SINGAPORE — If you don’t buy something that’s on sale, you’re losing money. If you return an item for a refund, you’ve made money. If you buy yourself coffee using prepaid value, the drink is free. Anything under S$5 is practically free and paying with cash doesn’t count because your bank balance didn’t decrease.
“That ring is now 50 per cent off because it has two owners. If that child then has a child, we’re down to what…33 per cent? We can just keep on going until this ring is basically free,” she explained.
HOW DOES GIRL MATH WORK?
Girl math has taken TikTok by storm, with the hashtag amassing over 380 million views on the platform to date.
Despite knowing that the math in “girl math” does not actually add up, young women across the world are finding the concept relatable and chiming in with their own examples. And the list is non-exhaustive.
The trend has even caught on amongst Singapore online users.
Here is how local TikToker Atiqa Dar explains the concept, almost satirically:
If you wanted to buy a dress that costs S$50 now, but waited until it was on sale for S$30, you made a S$20 profitIf you go to a store and you don’t buy anything, you made moneyIf you buy headphones that cost S$200 and you wear it for more than 200 times, it’s freeIf you don’t own a car but you take cabs all the time, you are still making moneyHaving expensive cafe dates with a friend is a form of therapy. But it’s cheaper than going for actual therapy so technically, you’re making money
Singapore-based lifestyle influencer Chloe Liem also posted a “girl math” video justifying her purchase of a bracelet from luxury jewellery brand Van Cleef & Arpels for S$6,100.
Whipping out her father’s financial calculator, Ms Liem begins by saying that the key to “Van Cleef girl math” is the Certified Public Accountant (CPA) method which Ms Liem humorously defines as “cost per Alhambra”. Alhambra refers to the clover-shaped motifs that are iconic of the jewellery brand.
Ms Liem explains: “So if a bracelet is S$6,100, we round it down to S$6,000 and we divide that by five to get the cost per Alhambra of S$1,200. Compare that to the cost of a vintage pendant which only has one motif and this is going for S$4,050.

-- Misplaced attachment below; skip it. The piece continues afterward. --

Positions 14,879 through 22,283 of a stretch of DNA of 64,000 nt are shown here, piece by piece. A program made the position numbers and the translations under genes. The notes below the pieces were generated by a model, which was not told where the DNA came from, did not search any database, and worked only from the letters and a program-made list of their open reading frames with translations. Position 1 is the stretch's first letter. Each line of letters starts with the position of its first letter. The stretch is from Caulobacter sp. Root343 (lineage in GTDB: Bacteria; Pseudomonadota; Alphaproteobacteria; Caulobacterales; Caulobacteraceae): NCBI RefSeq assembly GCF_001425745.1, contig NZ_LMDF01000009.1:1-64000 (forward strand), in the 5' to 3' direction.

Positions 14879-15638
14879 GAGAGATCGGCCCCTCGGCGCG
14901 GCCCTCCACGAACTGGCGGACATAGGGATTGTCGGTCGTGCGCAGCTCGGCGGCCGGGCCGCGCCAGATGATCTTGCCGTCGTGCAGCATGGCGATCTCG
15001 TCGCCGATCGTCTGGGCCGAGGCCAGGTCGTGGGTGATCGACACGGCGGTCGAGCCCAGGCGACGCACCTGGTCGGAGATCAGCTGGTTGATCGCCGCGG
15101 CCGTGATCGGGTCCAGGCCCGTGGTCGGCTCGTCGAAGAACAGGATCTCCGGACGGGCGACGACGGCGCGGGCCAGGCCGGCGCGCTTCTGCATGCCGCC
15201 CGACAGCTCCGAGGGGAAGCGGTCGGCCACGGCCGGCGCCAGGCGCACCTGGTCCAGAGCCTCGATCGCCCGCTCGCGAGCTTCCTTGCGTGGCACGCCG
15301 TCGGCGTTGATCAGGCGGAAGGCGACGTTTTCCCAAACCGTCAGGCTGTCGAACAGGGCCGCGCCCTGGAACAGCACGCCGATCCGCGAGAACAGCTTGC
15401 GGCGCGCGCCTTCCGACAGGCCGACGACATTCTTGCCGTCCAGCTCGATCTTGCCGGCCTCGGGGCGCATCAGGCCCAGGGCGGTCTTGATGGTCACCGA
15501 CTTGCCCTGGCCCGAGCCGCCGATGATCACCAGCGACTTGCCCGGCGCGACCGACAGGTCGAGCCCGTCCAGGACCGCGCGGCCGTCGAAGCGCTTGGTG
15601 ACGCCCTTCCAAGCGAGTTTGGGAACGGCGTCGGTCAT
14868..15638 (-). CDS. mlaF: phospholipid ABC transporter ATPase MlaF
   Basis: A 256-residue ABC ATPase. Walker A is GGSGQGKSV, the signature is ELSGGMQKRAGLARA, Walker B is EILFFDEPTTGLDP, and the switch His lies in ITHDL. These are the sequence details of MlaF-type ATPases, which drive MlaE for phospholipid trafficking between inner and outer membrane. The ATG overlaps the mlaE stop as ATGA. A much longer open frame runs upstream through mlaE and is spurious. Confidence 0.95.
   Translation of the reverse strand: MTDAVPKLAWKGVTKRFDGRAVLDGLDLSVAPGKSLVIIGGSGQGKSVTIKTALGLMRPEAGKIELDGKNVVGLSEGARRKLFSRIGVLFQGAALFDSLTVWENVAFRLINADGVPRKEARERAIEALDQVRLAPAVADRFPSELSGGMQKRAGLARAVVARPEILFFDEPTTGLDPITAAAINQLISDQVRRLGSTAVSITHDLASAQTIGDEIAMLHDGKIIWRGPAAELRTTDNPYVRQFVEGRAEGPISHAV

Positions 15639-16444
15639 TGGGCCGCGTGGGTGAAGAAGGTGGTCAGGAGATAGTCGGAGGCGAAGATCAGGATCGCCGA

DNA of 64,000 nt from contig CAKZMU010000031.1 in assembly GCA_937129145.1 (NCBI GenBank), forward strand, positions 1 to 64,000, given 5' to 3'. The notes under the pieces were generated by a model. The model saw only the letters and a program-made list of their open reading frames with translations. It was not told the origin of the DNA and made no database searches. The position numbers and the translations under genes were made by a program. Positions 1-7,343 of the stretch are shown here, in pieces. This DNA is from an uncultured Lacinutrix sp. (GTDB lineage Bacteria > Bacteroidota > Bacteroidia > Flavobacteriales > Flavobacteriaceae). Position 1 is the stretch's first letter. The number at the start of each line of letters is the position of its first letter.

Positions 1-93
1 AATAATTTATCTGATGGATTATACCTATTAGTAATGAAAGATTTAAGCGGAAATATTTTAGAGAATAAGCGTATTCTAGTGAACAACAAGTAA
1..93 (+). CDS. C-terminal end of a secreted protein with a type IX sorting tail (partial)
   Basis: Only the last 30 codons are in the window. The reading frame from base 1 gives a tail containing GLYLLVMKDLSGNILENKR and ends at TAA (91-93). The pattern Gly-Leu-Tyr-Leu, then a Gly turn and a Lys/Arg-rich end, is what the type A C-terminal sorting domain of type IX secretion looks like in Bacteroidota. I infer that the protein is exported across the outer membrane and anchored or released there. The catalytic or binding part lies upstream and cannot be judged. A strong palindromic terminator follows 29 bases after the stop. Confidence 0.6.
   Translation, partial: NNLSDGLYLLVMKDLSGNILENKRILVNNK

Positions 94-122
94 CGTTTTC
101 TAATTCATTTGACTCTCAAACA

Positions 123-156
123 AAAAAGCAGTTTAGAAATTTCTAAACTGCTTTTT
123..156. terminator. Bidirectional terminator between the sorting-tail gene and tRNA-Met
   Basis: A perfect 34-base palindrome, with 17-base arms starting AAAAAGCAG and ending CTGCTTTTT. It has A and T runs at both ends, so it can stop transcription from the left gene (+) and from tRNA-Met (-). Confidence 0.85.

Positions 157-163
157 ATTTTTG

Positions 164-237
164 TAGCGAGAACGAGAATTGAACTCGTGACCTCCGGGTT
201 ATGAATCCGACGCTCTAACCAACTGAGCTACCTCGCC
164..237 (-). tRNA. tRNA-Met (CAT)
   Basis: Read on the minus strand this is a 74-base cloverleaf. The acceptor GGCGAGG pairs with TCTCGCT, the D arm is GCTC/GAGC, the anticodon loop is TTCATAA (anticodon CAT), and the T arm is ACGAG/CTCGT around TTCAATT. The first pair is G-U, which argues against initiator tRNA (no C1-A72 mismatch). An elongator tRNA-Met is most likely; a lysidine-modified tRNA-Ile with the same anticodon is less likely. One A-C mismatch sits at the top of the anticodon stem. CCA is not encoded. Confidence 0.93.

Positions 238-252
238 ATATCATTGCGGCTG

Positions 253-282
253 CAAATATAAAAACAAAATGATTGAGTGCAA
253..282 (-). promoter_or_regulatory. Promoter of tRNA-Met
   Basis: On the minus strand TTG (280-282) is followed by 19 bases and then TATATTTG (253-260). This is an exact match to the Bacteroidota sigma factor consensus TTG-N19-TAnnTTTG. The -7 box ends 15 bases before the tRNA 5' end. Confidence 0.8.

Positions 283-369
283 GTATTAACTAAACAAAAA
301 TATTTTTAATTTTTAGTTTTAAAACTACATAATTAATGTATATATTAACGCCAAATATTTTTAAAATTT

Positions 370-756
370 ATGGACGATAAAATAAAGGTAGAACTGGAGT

“If one motif costs S$4,050, the actual cost of a five-motif bracelet should be S$20,250.”
A few mental leaps and punches into the calculator later, Ms Liem concludes that she bought the bracelet at a 70 per cent discount and that earned her S$14,175 in profit.
Ms Liem’s video has garnered over four million views and 420,000 likes in just five days.
Many TikTok users flooded the comments section to share their agreement.
One person wrote: “This is legit how my brain works.”
Another said: “Fashion classes taught me that if you wear it 6,100 times, it will cost S$1 for each wear.”
Several others joked that it “actually makes sense”.
‘GIRL MATH’ IS JUST FUN, NOT ACTUAL FINANCIAL ADVICE
However, not everyone sees the humour in the trend.
Critics have derided “girl math” for glorifying overspending and asserted that it perpetuates the harmful and sexist stereotype that women cannot handle their money well.
Ms Vivian Tu, a former J.P. Morgan equities trader, told American news website Huffpost that although she knows “girl math” is a joke, she believes “it has the same energy as (saying) ‘women are bad drivers’”.
“It can perpetuate the stereotype that women are bad with money or math, or don’t take their finances seriously”, adding that it is detrimental to society.
TikTok user “samjamess”, however, argues that “girl math” is just “fun logic”.
In an interview with Business Insider, financial expert Kelly Ann Winget claims that “girl math” can actually empower women in making financial decisions.
“If women are using ‘girl math’ to justify spending that doesn’t derail their financial well-being, that is a good thing. In the end, it shows financial responsibility and actually taking a pause to think about the impact of a purchase before it’s made,” she says.
Ms Jen Hemphill, an accredited financial counsellor and host of podcast Her Dinero Matters, told the Huffpost that she does not think the “girl math” trend can either be only good or bad.
“Some might live by ‘girl math’ and that’s the danger, right? But others will know…‘I’m giving myself some grace instead of beating myself up for making this financial decision.’
And that’s okay.”